Preventing desertification and soil erosion

Woman walks in desert with child in her arms.
The SDC is committed to preserving soil fertility, forest and water resources in countries affected by desertification. ©CGIAR

Desertification and soil erosion cause the land to lose vital elements such as nutrients and minerals. As a result, people lose their means of agricultural production, their source of food and income, and even their entire livelihoods. In a bid to prevent this, the SDC works to promote sustainable land, forest and water management in affected areas.

The SDC's focus

The SDC supports the preservation of soil fertility and water resources through sustainable agriculture and forest management, primarily in arid regions such as the Sahel, the Horn of Africa and Central Asia. It imparts knowledge, supports research projects and provides assistance with institutional reforms. The SDC's activities to combat desertification and soil erosion include the following:

Protecting pasture land

In Mongolia, one of the countries most affected by desertification, the SDC has been working to protect pasture land since 2004. It promotes pasture user groups (PUGs), groups of herders that jointly manage grazing lands. The local government grants PUGs the rights to use the land. These groups draw up pasture management plans and use the meadows in rotation. PUGs are independent bodies increasingly recognised and supported by local governments. To date, 960 PUGs and 67 marketing cooperatives have been supported by the Green Gold project, involving more than 53,000 herder households (30% of all herder households in the country).

Sustainable forestry

Charcoal is an important fuel in many developing countries. Its production requires large quantities of wood, which can lead to deforestation, soil erosion and, ultimately, desertification. Sustainable forest management and the energy-efficient production of charcoal are measures that can be introduced to prevent desertification.

In Tanzania, the SDC supports a project called Transforming Tanzania's Charcoal Sector, in which residents of eight villages in the district of Kilosa draw up plans to manage the forest and carry them out on a community basis. At the same time, they are taught how to produce charcoal sustainably. As well as protecting the forest and wood resources, this also improves the quality of the charcoal, leading to higher incomes for charcoal producers.

Convention to Combat Desertification

Switzerland, represented by the SDC, has been actively involved in the design and implementation of the United Nations Convention to Combat Desertification (UNCCD). The primary objective of the Convention is to combat desertification and mitigate the effects of drought, particularly in Africa, through effective action at all levels.

WOCAT – Sharing information on sustainable land management

The SDC supports the World Overview of Conservation Approaches and Technologies (WOCAT), a global network led by the University of Bern's Centre for Development and Environment. Partners collect, evaluate and document information about sustainable land management (SLM) technologies and approaches, in particular in areas severely affected by desertification and drought. The data is used to facilitate decision-making on land use and to combat erosion, among other purposes.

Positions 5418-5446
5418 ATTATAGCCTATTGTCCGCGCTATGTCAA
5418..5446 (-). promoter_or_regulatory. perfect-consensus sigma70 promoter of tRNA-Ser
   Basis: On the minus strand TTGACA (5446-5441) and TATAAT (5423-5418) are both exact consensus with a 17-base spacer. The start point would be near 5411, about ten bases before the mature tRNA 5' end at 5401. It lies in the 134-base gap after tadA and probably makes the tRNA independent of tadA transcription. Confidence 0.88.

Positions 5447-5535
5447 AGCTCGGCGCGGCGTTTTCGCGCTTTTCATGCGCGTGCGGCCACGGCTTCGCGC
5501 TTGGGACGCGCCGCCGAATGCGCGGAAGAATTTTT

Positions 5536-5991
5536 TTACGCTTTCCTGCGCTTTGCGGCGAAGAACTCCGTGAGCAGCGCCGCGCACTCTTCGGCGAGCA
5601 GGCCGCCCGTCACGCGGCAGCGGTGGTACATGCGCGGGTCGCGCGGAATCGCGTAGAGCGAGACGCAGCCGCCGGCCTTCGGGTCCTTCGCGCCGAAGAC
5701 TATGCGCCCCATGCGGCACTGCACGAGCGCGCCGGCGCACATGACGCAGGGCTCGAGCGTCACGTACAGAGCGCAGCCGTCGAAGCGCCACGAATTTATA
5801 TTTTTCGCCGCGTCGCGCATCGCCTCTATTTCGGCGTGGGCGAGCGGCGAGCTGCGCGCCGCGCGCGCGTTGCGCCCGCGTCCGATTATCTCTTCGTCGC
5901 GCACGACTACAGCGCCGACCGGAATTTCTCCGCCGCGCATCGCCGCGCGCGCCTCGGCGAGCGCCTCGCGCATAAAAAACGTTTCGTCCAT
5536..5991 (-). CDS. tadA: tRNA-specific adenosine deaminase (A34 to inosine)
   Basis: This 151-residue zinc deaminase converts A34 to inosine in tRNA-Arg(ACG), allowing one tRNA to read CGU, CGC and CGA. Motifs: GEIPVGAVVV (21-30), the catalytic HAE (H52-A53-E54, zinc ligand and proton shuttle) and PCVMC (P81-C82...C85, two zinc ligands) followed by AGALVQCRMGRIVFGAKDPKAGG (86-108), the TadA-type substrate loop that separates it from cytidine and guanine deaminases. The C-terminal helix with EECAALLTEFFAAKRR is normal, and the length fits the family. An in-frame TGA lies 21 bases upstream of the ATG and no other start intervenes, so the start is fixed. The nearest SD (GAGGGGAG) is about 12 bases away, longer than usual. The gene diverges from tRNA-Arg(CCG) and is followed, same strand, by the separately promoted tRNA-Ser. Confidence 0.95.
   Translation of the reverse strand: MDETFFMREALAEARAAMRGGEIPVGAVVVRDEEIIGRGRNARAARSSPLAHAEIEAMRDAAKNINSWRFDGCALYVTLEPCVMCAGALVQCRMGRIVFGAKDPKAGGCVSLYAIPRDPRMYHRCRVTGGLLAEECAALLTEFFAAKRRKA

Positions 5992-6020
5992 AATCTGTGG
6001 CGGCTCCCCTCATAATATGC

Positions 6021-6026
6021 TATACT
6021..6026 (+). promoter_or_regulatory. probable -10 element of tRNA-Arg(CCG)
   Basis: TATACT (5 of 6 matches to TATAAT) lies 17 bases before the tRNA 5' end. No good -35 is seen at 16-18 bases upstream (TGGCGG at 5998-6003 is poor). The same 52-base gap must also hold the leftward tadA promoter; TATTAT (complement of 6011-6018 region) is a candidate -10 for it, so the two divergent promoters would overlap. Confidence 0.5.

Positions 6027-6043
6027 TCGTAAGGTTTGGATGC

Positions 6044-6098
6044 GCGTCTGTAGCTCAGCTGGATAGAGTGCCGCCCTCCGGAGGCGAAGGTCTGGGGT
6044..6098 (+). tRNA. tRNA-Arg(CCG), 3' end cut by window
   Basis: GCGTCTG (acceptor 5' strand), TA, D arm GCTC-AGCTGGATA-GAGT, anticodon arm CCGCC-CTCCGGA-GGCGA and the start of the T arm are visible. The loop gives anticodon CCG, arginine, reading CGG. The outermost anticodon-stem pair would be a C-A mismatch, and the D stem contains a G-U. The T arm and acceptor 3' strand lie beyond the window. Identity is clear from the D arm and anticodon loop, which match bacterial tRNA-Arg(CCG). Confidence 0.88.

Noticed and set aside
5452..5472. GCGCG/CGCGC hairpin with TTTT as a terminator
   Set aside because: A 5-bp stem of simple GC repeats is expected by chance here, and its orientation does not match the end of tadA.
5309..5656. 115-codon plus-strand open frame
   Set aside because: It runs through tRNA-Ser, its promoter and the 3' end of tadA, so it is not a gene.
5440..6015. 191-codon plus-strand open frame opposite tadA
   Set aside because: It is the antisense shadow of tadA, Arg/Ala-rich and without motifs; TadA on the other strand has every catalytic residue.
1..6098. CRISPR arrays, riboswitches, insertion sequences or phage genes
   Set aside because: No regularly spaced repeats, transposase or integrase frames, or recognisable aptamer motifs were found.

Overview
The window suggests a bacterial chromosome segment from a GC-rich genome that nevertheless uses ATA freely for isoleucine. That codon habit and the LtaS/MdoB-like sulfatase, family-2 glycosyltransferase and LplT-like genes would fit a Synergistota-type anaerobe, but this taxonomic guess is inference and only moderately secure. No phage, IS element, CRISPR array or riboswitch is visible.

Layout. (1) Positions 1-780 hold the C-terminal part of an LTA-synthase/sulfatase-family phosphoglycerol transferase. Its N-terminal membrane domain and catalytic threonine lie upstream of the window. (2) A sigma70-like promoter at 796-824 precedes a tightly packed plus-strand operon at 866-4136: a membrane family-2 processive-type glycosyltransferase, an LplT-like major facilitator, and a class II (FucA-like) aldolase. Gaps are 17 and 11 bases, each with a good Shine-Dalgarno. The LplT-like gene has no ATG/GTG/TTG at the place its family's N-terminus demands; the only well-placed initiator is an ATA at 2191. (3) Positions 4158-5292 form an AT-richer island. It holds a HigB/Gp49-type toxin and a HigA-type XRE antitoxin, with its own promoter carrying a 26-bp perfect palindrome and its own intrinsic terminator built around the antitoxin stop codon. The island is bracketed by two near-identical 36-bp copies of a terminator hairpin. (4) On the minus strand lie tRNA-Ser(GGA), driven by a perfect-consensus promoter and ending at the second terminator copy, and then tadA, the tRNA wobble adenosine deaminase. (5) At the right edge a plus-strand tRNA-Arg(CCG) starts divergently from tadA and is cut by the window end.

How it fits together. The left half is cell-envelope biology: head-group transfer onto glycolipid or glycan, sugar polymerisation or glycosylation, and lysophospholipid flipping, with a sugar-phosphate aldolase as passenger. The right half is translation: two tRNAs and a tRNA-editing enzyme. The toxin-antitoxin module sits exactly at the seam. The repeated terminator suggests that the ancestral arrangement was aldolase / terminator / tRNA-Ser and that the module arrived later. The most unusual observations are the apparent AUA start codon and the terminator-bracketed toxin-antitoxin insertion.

Since early 2014, WOCAT has been recognised by the UNCCD as the global platform for documenting SLM best practices. WOCAT supports the 197 signatory countries in sharing their land management practices on the platform so that they can learn from each other quickly and easily. The SDC, for example, shares successful practices and valuable know-how on combating desertification, in a quick and cost-effective way.

Background

During desertification, the natural potential of the land deteriorates, meaning that it loses productivity, biological diversity and its ability to regenerate. The UNCCD thus defines desertification as 'land degradation'. The climatic and human factors of overgrazing, overexploitation, deforestation and unsustainable or environmentally-damaging irrigation systems contribute to desertification.

Approximately one third of the world's agricultural land has degraded. Every year, 12 million hectares are lost to desertification, an area three times the size of Switzerland. 2.7 billion people suffer from the ecological, economic and social consequences of desertification and soil erosion. Desertification is often linked to the poverty of the people living in the affected areas. In order to survive, the only option they have is to overexploit the land. Other contributing factors to overexploitation are international market imperatives and a lack of awareness about natural resources in some regions.

Switzerland ratified the UNCCD in 1996. It is the only legally binding document linking environment and development to sustainable land management. The 197 parties to the Convention work to improve the living conditions for people in drylands, to maintain and restore land and soil productivity, and to mitigate the effects of drought.

The UNCCD recommends a bottom-up approach to achieve its objectives, encouraging the participation of local people in combating desertification. The two other UN conventions agreed at the 1992 Earth Summit – the Convention on Biological Diversity (CBD) and the United Nations Framework Convention on Climate Change (UNFCCC) – are also crucial to the fight against desertification.